Texas Monthly adds and updates approximately sixty restaurant listings to our Dining Guide each month. There’s limited space in the print issue, but the entire searchable guide to the best of Texas cuisine is at your fingertips online!
Below are a few highlights from the new restaurants reviewed in our May 2021 issue. Click “More Info” for further detail on each restaurant:
What are the odds? Graham Campbell, a 2019 contestant on Netflix’s The Final Table and the recipient of a Michelin star at the age of 25 (when he headed the kitchen at Ballachulish House, in his native Scotland), has set up shop in McAllen, with an eye on Dallas. Enjoy his tasting menus on the outdoor patio of the swanky dinner spot, or enjoy a more casual experience with recently inaugurated to-go poke bowls. Order this to go: We loved the smoked pork cheek on the dinner menu (a dish that was showcased in this magazine’s “Where to Eat Now” feature, in March), and we were quite happy with the unusual pork cheek poke with tender braised meat, cremini mushrooms, and spinach. Campbell’s expertise shines in the jumbo prawn poke with avocado and shredded carrot topped with a Marie Rose sauce (sort of an English twist on rémoulade). Pro tip: Call to order 24 hours before your planned pickup time. Poke bowls may be picked up between noon and 3.
New American | ⭑⭑ | $$ | More Info
Toltec Tiki Room
Tropical cocktails and pu-pu platters are in short supply in El Paso, but this fantastic spot downtown will make you feel as though you’ve left West Texas far behind. Order this to go: Transform your kitchen counter into a glorious Hawaiian luau with fat hand-battered coconut shrimp, pork belly bao, and a giant poke bowl filled with yellowfin tuna (vegetarians can substitute crispy tofu). Beverages as well as food can be packed to go, and the daiquiri with rum, hibiscus, and lime is light and perfectly matched to the offerings. Pro tip: Curbside pickup is easy, and after 6 you no longer need to feed the parking meter.
Hawaiian | ⭑⭑ | $$ | More Info
The slogan here is “Tacos, Tequila, y Todo.” We’ll take all three at this new Mexican/Middle Eastern joint from the folks at La Fisheria. It may even become our new taco go-to. Inside a brightly painted building at the lower end of Westheimer, the kitchen cooks up fusion fare like Mexican hummus, lamb kebabs, and chicken shawarma tacos, as well as more traditional offerings and excellent cocktails. Order this to go: There was nary a loser in our choices, selected from a menu of elaborately constructed tacos and machetes (long corn-tortilla quesadillas). Fillings range from smoky birria (pulled beef) and Baja-style fried fish with chipotle mayo to tart and nuanced chicken shawarma and shrimp diabla laden with fried leeks. We also finished happily, dipping hot, sugary churros in cajeta and chocolate. Pro tip: There’s no curbside delivery, and you’ll want to allow for a little wait time (fifteen minutes for us).
Eclectic Mexican | ⭑⭑ | $ | More Info
Turkish chef and Instagram star Nusret Gökçe (a.k.a. Salt Bae) has brought his flashy, Kardashian-worthy steakhouse concept to Dallas, complete with a gold leaf–wrapped tomahawk steak for $1,100 (sans gold it’s $275). Everything is far pricier than what you’d get at the city’s best steakhouses, but, hey, you’re paying to see your meat sliced table-side (with all the flair of a Benihana chef). If Salt Bae is visiting—he has twenty-plus steakhouses worldwide, so don’t count on it—he’ll do the slicing and bounce the salt flakes off his well-muscled forearm. Otherwise, your server stands in. Order this to go: Our Istanbul (a strip loin) had plenty of flavor and was perfectly tender. A pretty side is the whole fried Onion Flower (think Chili’s Awesome Blossom). The Saslik, an off-skewer kebab with shallots and meat long marinated in cream, was tasty but a tad mushy. Pro tip: Honestly, why would you pay these prices and not dine in? So, is the table-side show worth it? Check @nusr_et Instagram videos. (See—we just saved you a lot of money.)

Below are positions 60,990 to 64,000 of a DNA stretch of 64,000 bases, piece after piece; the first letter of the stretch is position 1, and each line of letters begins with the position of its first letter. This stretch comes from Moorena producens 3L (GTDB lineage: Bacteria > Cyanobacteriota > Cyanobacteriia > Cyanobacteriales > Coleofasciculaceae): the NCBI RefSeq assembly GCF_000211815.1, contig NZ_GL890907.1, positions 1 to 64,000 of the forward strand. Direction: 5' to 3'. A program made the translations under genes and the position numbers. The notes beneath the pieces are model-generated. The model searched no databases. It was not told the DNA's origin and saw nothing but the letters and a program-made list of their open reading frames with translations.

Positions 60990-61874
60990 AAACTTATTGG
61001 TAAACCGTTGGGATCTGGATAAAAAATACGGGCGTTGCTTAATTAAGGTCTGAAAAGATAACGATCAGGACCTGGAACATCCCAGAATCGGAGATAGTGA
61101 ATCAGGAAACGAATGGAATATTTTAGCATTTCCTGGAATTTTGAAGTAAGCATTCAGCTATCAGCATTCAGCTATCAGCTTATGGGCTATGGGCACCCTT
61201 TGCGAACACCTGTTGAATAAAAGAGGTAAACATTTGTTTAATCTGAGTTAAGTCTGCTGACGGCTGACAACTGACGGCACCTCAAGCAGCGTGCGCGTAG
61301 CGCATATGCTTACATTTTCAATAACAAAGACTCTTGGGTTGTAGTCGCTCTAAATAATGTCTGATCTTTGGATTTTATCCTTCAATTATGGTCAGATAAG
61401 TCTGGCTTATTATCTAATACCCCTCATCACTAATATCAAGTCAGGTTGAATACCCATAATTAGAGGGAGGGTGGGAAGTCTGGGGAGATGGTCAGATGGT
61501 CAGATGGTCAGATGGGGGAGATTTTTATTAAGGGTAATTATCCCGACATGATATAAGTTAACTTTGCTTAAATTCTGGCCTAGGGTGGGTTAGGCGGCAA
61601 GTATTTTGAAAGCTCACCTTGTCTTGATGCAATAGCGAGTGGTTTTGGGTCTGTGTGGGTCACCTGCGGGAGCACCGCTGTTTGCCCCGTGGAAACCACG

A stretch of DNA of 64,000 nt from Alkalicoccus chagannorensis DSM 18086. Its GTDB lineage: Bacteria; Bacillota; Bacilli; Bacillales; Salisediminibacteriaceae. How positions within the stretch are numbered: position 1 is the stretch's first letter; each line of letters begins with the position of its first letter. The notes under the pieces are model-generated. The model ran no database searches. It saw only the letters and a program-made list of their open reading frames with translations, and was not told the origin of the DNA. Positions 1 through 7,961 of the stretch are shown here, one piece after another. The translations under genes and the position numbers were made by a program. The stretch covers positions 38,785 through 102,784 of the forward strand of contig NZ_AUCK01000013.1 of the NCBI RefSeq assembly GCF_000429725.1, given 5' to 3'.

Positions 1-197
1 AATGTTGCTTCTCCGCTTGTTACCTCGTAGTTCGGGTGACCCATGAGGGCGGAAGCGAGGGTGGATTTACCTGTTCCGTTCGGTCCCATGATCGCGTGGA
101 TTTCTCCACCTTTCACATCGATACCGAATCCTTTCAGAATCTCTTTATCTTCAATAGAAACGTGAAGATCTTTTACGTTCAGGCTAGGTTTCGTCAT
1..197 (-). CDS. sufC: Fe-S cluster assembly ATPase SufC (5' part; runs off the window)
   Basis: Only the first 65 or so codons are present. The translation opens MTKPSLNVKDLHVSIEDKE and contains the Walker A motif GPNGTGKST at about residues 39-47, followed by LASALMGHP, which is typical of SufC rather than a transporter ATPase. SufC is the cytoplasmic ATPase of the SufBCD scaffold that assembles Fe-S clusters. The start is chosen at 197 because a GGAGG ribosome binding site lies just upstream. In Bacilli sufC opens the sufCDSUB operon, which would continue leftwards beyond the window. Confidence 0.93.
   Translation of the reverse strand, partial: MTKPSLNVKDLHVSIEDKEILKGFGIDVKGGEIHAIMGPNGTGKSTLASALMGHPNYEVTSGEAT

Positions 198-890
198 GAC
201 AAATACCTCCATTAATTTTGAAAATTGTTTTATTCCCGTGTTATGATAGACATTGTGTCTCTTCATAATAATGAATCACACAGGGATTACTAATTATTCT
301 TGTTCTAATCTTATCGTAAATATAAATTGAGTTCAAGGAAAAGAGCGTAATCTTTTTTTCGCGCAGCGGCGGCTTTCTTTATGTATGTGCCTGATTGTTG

Steaks | ⭑⭑⭑ | $$$$ | More Info
After the successful launch of a ghost kitchen in the Ridglea area, chef Jesus Garcia makes a strong return to the scene in the same space where he started a different ramen shop a few years prior. This time both menu and shop are streamlined, and Garcia’s handiwork has never been as deft. Order this to go: The gyoza here ruins us for any others, thanks to handcrafted paper-thin wrappers stuffed with pork and cabbage, then seared to provide a crispy exterior and tender interior; the vinegar-soy dipping sauce is the ideal complement, and the cucumber-seaweed salad in sesame vinaigrette proves a perfect companion. Chicken karaage finds juicy thigh meat within a crunchy coating, with the one-two punch of yuzu-teased mayo and bright, piquant togarashi spice for dipping. Pork belly tonkotsu undergirds a satisfying ramen, but the bowl of lamb birria, with a soft egg and added pickled red ginger for brightness, brings tears of joy with its depth and nuanced flavor. Pro tip: Avoid the peak dinner hour, or there’s likely to be a wait.
Japanese | ⭑⭑ | $$ | More Info
Our reviews are written by critics who live in the cities and regions they cover. They remain anonymous to ensure that they receive no special treatment. The magazine pays for all meals and accepts no advertising or other consideration in exchange for a listing. Comments? Write us.